Image
EAN-139781409507789   EAN-13 barcode 9781409507789
Product NameNoisy Robots (Noisy Books)
CategoryBook / Magazine / Publication
Short DescriptionBoard
Amazon.comA Buy on Amazon ~ 1409507785
SKU6640109
Price New14.30 US Dollars    (curriencies)
Price Used3.67 US Dollars    (curriencies)
Width0.67 inches    (convert)
Height10.63 inches    (convert)
Length9.06 inches    (convert)
Weight25.76 ounces    (convert)
AuthorSam Taplin
Page Count10
BindingBoard book
Published10/01/2009
Long DescriptionAn exciting picture board book, full of robots of all different shapes and sizes. A sound panel down the side features eight buttons to press that allow children to hear the robots beeping, buzzing and clanking. Robust enough to withstand repeated use, and with strong picture tabs along the top so that children can find their favourite robots with ease.
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9781409523017: Noisy Knights (Noisy Books)
9781409524441: Usborne Noisy Pets. [Words By Jessica Greenwell]
9780746098981: Noisy Jungle
Created11-16-2012 10:14:20pm
Modified09-14-2017 10:07:08am
MD592bec2f651c92dc23d1d0c94924e46a0
SHA2565894c59805893f5639b06066ca9f3c6665d5dffe93b093f672958982e2208059
Search Googleby EAN or by Title
Query Time0.0110581

Article of interest

Here we will demonstrate the most basic example of importing the CSV data files that we produce on this site into your MySQL database.

For information about various databases you can use and how to import CSV files into them, please view the overview article "Importing CSV data into your database".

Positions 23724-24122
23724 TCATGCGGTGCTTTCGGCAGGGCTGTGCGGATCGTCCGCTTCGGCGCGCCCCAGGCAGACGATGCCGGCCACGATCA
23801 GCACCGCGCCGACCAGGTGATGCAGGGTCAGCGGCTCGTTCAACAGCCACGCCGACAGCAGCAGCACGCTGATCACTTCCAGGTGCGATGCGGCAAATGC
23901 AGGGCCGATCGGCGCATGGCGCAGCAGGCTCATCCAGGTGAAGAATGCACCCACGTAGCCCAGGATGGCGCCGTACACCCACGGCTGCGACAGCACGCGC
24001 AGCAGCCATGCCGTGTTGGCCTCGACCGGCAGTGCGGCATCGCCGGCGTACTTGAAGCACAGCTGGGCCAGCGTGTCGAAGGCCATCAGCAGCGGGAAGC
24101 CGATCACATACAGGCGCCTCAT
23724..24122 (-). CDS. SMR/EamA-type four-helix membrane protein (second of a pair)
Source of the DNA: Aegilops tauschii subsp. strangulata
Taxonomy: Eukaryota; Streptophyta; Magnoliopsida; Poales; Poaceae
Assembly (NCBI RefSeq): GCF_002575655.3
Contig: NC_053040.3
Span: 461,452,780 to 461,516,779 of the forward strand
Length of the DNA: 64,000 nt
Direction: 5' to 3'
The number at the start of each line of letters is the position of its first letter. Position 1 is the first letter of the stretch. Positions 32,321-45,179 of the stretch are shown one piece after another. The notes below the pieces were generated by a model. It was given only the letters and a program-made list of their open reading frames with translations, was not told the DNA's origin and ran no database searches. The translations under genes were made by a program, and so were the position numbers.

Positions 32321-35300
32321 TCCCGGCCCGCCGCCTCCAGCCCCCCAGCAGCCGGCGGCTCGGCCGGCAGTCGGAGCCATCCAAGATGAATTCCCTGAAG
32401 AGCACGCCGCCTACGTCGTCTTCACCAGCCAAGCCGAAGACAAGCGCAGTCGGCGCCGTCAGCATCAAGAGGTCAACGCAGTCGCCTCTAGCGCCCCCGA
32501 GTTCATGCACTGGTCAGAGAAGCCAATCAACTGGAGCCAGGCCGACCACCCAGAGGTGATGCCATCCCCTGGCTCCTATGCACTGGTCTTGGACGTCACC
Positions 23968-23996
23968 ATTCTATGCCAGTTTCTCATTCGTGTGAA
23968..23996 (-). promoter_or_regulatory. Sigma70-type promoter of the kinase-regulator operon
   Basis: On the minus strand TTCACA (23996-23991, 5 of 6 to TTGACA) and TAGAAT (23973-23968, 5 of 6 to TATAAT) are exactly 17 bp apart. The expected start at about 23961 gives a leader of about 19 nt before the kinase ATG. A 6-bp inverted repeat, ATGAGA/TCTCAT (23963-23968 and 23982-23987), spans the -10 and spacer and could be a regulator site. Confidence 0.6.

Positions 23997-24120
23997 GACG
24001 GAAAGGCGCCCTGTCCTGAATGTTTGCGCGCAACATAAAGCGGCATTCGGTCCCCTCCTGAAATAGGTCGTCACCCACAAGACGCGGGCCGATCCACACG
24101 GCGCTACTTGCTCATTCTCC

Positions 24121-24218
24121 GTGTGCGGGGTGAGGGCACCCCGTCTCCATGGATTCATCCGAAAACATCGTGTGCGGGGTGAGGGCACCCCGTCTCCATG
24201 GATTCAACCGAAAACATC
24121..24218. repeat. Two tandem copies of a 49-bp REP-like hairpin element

For this example, we are going to import the product data CSV file out of the sample_ean_data.zip but this same process will work on the full data download file. We will also be executing the commands in the MySQL Workbench but you can also use the command line tool with the same commands if you like.

First, start by creating a blank table. Use the table layout described in the read_me file for the most up-to-date table layout. It is suggested that you not use any indexing at this point. You can add indexes later. It is most likely that you will have your own tables where you want to store your data so importing the CSV files can be done into temporary tables and then later copied over to your tables. Leaving off the indexes and constraints on these import tables reduces the risk of import errors. Here is an example:

create table ean_product
(
    EAN13             varchar(13),
    UPCA              varchar(12),
    UPCE              varchar(8),
    SKU               varchar(200),
    PriceNew          numeric(15,2),
    PriceUsed         numeric(15,2),
    PriceDate         date,
    company           varchar(13),
    product           varchar(100),
    description       varchar(100),
    category          int,
    url               varchar(500),
    created           datetime,
    modified          datetime
);

Next we perform the import using the LOAD DATA INFILE command. The path to the file depends on where you saved the data and which operating system you are on. For Windows users you might find your file on the C: drive and Linux users may find your date in your home (~) folder. This example shows a Linux import. Only the path would be different between the operating systems.

LOAD DATA LOCAL
    INFILE '~/sample_ean_data/sample_ean_product.csv' 
    INTO TABLE ean_product
    FIELDS TERMINATED BY ',' ENCLOSED BY '"' ESCAPED BY '\\'
    LINES TERMINATED BY '\r\n'
    IGNORE 1 LINES;

Finally, lets look at the data that we just imported.

SELECT * FROM EAN_PRODUCT;

You may have seen some warnings after the import command. If you are concerned about these warnings, examine the data. It could be that some data has grown beyond the size specified in the read_me file. If you are worried, make the fields larger and try the process again after deleting all of the data out of the table.

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